• Miniaturized SIW using high-K ceramics (sponsored by Knowles Precision Devices): Substrate-integrated waveguide (SIW) technology has been merged with a high-precision, repeatable, thin-film process using high-permittivity material. This helps to create small, temperature-stable, high-performance filters in a surface-mount package. The presentation will cover size and performance benefits vs. common PCB materials, as well as flexibility in configuration and implementation. A demonstration will show modeled to measured performance at 28 GHz.
  • Pulse-to-pulse phase stability measurements (sponsored by Rohde & Schwarz): Advanced radar systems use signal processing to detect and suppress unwanted reflections from trees, buildings, and so on by comparing the phases and amplitudes of successive echoes. The greater the phase and amplitude stability of the transmitted pulses, the better the radar’s performance. The presentation will cover the precise measurements required to determine overall system performance.

Wednesday, June 9

IMS's MicroApps presentations continue Wednesday; here are a few standout examples:

  • Broadband bias-tee design using accurate models at mmWave frequencies (sponsored by Modelithics): Bias tees are often used to apply DC bias to RF circuits. This presentation will cover how to design bias tees using models accurate out to mmWave frequencies, including design details and simulation results. Then, presenters will compare measured data to simulated performance with an eye toward good performance up to, if not beyond, 40 GHz.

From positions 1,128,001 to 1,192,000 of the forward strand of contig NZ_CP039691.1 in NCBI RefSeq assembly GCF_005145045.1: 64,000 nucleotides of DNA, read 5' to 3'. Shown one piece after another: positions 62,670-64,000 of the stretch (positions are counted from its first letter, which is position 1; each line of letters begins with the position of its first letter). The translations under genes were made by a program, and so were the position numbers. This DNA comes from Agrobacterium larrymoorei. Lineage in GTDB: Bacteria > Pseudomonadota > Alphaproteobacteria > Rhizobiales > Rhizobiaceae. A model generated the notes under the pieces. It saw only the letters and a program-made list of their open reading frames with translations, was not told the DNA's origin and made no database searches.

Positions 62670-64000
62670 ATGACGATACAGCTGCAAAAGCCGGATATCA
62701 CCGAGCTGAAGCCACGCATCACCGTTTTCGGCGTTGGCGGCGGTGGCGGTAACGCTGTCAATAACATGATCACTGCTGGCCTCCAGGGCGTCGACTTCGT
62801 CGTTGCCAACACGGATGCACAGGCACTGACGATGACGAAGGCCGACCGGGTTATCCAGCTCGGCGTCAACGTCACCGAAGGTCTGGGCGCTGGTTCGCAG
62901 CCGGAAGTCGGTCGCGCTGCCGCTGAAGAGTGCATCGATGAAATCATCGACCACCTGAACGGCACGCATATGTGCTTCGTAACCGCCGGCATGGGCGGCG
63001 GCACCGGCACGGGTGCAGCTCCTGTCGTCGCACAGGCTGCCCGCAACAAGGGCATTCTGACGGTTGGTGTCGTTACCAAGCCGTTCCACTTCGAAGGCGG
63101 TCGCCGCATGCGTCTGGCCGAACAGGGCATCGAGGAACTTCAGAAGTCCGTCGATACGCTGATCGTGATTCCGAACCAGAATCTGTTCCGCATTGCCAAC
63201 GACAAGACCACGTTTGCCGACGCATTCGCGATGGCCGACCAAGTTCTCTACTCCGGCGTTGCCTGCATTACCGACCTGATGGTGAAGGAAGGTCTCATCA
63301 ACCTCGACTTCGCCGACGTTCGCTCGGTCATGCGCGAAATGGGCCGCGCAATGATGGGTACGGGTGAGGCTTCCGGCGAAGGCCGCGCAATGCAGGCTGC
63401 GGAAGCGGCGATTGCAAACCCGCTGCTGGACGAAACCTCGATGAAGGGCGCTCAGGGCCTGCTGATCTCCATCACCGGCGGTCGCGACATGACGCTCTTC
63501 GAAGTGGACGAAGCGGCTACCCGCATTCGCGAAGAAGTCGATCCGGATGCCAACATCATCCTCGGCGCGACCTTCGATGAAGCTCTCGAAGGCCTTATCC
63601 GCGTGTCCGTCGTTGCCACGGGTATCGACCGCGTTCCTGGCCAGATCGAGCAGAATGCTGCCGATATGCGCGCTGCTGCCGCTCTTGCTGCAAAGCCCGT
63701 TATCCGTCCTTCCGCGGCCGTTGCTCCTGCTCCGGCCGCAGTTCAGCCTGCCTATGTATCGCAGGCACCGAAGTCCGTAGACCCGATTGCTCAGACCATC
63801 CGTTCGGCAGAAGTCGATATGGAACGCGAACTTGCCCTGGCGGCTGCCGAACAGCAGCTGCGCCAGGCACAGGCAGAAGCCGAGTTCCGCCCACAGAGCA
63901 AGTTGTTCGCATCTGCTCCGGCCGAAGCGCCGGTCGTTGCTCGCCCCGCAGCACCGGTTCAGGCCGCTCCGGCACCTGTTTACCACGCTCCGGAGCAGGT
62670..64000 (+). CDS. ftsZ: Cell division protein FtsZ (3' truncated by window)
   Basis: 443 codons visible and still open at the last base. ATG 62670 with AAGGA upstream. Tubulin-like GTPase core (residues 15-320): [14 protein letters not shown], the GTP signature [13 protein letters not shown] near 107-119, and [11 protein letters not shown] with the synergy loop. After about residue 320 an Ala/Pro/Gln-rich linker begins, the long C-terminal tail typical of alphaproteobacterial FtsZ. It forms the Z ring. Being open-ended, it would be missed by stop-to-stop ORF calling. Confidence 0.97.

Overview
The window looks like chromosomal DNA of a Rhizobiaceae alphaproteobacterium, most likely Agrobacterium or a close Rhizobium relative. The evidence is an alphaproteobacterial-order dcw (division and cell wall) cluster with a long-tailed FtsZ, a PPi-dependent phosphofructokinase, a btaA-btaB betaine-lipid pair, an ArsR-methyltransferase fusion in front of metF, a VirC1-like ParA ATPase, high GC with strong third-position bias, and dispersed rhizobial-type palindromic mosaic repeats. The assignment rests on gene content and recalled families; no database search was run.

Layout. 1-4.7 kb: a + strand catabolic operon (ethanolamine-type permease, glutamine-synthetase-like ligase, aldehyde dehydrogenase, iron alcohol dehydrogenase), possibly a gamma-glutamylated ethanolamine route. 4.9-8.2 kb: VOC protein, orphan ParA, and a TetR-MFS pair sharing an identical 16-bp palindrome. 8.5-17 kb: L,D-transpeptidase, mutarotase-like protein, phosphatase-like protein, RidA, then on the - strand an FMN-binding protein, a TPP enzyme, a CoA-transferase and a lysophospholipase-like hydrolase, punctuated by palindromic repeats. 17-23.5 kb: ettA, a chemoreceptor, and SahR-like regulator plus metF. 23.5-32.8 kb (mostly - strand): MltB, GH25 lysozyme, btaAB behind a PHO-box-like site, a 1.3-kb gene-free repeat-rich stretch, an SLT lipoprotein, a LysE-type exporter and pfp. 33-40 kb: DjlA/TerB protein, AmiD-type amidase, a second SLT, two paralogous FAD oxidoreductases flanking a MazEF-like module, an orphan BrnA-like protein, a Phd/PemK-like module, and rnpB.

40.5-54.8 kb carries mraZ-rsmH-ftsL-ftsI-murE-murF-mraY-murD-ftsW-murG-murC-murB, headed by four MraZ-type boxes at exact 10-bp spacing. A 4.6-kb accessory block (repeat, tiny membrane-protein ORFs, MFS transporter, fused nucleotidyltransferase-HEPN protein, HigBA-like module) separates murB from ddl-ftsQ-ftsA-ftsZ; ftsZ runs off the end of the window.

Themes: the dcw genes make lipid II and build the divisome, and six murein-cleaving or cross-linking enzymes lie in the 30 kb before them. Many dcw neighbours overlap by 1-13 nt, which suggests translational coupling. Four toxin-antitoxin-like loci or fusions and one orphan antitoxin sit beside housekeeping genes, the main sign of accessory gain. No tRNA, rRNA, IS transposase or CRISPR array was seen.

• Modular implementation of the latest RFSoC chip from Xilinx: (sponsored by Pentek): The paradigm shift from discrete components connected via parallel LVDS, or high-speed differential pairs on various mezzanine cards, to an FPGA has shifted to a more integrated design. The latest generation of devices includes analog I/O and multi-core ARM processors with high-speed PHY protocol components hardened in the traditional FPGA fabric. This presentation will illustrate key design criteria to properly implement this system-on-chip technology on the latest commercial-off-the-shelf (COTS) modules.
  • Pulse-shape duplication for high-power SSPAs (sponsored by Empower RF Systems): High-power amplifiers struggle to duplicate input signals without distortion, with their transient response introducing overshoot, ring, and droop. Modern pulse shaping seeks to restore signal fidelity using a combination of imperfect methods, mostly external to the amplifier. This presentation outlines a new approach that matches input pulse signal shape and minimizes undesired distortion.
  • 5G connectivity: Challenges and gold solutions (sponsored by Indium Corp.):The high-speed and bandwidth needed within the 5G network result in two common issues facing companies that are producing this mobile technology: controlling thermal management of solder joints while also maintaining their strength. This presentation will discuss the challenges and present solutions that can improve the thermal transfer of high-output lasers, as well as solving the weak solder-joint issue on the gold-rich substrate of gallium nitride (GaN) dies.

There's plenty more where those highlighted presentations came from, and it all happens at next week's live IMS in Atlanta. See you there!